The Government of Iraq has dispatched more than 3.3 million litres of fuel from Kirkuk to be distributed to displaced and vulnerable families in the Kurdistan Region of Iraq.
A three-vehicle UN convoy making its way from the airport to Baghdad’s international zone was targeted by an improvised explosive device on 17 November.
In the Kurdistan Region of Iraq capital of Erbil on 19 November six people, including the attacker, were killed and about 29 people injured in a suicide bombing attack in the city centre.
Family Food Parcels have been provided to 94,375 IDPs since 1 November.
The Government of Iraq has dispatched more than 3.3 million litres of fuel from Kirkuk to be distributed to displaced and vulnerable families in the Kurdistan Region of Iraq (KR-I) three governorates of Erbil, Dahuk and Sulaymaniyah. The fuel for heating and cooking purposes is desperately needed as the winter weather begins to descend. Each selected family will receive 50 litres of fuel and it will be distributed under the aegis of the governorate’s governors. It is anticipated that in total 12 million litres of fuel will be made available to IDPs and vulnerable people in the KR-I by the government from Kirkuk stores. The Dahuk Governorate, which hosts 22 per cent of Iraq’s IDPs, has already received 1.474 million litres; Erbil 850,000; and Sulaymaniyah Governorate half million litres.
The dispatch of the fuel came a few days after Iraq Security Forces, broke the siege by ISIL and its affiliated armed groups of the country’s largest refinery in Baiji in Salah al-Din Governorate. The refinery has sustained severe damage and repairs could take up to a year. While Iraq is the world’s second largest oil exporting country holding the fifth largest known crude oil reserves, the 11 month conflict and the absence of a budget law have gravely impaired Iraq’s oil production and exports, development projects, and foreign investment.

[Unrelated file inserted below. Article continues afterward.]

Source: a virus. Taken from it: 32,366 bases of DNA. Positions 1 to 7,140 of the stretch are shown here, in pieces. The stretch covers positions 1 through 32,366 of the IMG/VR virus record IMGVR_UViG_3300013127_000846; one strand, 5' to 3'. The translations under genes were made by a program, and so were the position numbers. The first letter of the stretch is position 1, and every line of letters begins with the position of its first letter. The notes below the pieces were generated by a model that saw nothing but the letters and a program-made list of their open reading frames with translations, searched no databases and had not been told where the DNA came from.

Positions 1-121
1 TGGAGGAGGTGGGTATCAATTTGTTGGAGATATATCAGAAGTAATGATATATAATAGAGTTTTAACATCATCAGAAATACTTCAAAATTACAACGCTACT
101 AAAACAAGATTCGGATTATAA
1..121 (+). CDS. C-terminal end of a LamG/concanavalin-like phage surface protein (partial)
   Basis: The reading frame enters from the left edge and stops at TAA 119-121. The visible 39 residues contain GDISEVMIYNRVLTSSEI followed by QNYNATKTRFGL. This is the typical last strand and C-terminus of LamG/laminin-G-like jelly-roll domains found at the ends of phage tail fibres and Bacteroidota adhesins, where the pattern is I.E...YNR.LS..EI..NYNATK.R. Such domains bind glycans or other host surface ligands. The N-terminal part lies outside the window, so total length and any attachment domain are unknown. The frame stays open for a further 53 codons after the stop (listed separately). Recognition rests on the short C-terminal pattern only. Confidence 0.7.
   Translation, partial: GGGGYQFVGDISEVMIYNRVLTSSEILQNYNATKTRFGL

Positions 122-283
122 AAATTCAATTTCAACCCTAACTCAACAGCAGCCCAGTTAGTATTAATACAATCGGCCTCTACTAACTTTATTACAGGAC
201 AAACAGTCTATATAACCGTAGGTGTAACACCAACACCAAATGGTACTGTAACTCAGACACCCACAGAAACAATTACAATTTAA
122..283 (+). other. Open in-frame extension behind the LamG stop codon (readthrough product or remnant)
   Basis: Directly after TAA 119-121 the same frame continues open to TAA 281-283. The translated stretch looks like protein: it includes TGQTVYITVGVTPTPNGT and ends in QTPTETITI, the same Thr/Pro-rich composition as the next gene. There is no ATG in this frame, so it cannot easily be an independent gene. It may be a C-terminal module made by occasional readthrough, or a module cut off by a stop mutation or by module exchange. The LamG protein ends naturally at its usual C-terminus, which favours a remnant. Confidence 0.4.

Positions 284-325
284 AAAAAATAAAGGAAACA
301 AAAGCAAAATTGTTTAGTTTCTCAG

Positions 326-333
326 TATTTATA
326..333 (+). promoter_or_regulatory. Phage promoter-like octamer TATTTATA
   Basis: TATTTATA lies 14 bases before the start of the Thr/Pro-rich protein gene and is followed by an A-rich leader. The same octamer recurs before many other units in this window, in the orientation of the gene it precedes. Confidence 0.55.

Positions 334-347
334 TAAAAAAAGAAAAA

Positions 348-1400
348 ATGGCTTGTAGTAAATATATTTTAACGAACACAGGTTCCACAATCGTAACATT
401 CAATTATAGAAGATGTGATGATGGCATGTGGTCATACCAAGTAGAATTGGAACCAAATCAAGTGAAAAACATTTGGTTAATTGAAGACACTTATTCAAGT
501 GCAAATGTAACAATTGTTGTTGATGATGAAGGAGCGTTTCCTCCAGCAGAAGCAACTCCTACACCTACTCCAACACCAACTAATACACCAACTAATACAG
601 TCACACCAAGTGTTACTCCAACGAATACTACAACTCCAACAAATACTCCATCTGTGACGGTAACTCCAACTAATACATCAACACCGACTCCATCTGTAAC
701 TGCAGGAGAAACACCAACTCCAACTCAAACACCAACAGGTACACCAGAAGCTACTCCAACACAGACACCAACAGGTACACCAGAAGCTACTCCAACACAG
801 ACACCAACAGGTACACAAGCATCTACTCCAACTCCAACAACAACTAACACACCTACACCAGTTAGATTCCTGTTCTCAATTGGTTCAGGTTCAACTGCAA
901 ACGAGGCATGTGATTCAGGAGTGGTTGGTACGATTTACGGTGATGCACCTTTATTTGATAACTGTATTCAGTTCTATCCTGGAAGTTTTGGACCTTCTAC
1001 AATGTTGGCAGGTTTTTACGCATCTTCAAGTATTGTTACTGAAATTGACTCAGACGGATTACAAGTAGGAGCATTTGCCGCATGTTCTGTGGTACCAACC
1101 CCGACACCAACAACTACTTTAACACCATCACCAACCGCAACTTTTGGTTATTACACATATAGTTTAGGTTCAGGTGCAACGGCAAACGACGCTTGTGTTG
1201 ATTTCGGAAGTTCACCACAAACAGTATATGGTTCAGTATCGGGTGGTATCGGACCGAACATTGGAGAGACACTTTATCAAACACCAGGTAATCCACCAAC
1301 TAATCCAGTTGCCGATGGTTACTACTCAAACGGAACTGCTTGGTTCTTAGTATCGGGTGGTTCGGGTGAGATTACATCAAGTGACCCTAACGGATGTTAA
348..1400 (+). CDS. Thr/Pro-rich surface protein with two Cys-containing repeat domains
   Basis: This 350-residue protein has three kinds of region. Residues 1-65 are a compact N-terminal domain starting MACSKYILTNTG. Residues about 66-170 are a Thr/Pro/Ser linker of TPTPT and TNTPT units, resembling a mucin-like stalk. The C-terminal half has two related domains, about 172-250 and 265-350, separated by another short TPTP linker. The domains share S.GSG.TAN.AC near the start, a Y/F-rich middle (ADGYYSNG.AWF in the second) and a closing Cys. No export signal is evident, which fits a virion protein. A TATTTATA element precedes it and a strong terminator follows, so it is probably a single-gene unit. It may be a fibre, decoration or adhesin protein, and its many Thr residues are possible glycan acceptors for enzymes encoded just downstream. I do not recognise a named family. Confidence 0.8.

The latest information from IOM’s Displacement Tracking Matrix (DTM) indicates insecurity continues to fuel displacement from the governorates of Kirkuk, Anbar, Salah al-Din, Diyala, and Ninewa. Since 1 September 203,652 individuals have been displaced following several localised conflicts affecting Iraq’s north central region. The Humanitarian Country Team (HCT) is now using 2.1 million IDPs across Iraq as a planning figure for the humanitarian response. The fluid nature of the conflict between ISIL and its armed group affiliates and government security forces is expected to lead to further displacements during the winter months.
The freedom of movement of IDPs fleeing conflict zones remains a pressing concern. Approximately half of the 400 recently-arrived families seeking entry to the KR-I through the Sherawa (Kirkuk-Erbil) and Sheikh Abdul Qader (Mosul-Erbil) access points were reportedly refused entry to the region. A new procedure for entry to the KR-I is reportedly in operation after the sponsorship system was discontinued in early November. IDPs must now first present themselves to the police office in Kirkuk for screening and approval before being permitted to cross checkpoints into Erbil Governorate. One example of IDPs being denied humanitarian assistance because of the prevention of movement are 215 families who were displaced multiple times and are now living in Tal Naqar village, near the Diyala Governorate Kifri town. The IDPs were displaced from Salah al-Din Governorate in June 2014 to Khanaqin District in Diyala Governorate. They were refused entry to Khanaqin and Kifri by Kurdish Peshmerga forces and have been stranded, living in makeshift shelters, for the past four months without any humanitarian assistance. Humanitarian actors are now responding to their needs.